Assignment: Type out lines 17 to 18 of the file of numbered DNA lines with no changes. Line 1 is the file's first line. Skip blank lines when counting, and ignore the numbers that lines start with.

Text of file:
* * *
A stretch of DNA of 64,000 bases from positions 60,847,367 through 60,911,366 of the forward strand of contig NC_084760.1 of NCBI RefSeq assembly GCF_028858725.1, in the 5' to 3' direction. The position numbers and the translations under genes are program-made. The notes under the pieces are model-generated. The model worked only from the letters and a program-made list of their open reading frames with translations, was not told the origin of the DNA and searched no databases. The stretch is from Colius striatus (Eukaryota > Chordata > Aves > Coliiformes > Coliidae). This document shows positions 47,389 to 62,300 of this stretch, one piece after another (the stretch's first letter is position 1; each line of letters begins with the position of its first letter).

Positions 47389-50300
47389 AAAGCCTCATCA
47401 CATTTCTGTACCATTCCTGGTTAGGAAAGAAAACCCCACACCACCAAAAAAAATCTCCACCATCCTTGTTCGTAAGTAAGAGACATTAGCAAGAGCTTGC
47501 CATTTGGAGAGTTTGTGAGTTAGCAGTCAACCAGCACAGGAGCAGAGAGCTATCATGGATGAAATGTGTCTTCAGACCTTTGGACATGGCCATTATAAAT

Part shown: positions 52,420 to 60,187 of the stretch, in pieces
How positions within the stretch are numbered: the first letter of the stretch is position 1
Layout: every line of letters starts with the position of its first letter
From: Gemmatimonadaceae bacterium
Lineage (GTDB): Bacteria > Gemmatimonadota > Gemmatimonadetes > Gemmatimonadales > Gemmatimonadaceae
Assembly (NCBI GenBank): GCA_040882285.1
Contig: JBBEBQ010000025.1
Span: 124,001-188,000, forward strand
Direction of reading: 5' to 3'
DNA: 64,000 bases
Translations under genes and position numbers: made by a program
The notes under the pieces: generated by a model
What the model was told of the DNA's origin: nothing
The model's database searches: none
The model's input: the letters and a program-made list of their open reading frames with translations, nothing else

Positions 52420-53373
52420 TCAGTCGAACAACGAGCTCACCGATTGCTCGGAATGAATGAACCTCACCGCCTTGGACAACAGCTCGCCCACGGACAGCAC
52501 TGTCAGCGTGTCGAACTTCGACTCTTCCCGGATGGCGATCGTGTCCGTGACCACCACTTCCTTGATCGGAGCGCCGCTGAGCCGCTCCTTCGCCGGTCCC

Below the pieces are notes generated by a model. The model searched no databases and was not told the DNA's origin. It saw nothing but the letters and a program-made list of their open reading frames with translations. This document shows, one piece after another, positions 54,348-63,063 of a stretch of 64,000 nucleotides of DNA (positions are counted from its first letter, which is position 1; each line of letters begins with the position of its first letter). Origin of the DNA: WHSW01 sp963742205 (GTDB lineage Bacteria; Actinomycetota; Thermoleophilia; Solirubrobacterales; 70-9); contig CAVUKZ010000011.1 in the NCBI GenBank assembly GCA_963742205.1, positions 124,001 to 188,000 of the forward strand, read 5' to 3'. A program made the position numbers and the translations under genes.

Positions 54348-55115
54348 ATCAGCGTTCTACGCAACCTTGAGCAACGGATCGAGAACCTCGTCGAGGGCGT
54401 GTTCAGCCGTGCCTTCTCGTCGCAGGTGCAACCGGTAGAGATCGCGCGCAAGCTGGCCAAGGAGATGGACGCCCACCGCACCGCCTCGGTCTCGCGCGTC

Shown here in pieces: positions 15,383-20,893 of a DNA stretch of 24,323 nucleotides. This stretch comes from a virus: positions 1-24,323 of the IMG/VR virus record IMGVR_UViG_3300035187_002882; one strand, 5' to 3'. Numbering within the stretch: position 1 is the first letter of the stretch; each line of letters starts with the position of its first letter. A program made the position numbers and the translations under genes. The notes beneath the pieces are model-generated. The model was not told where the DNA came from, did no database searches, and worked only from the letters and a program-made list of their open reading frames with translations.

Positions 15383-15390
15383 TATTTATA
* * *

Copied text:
The notes under the pieces: generated by a model
What the model was told of the DNA's origin: nothing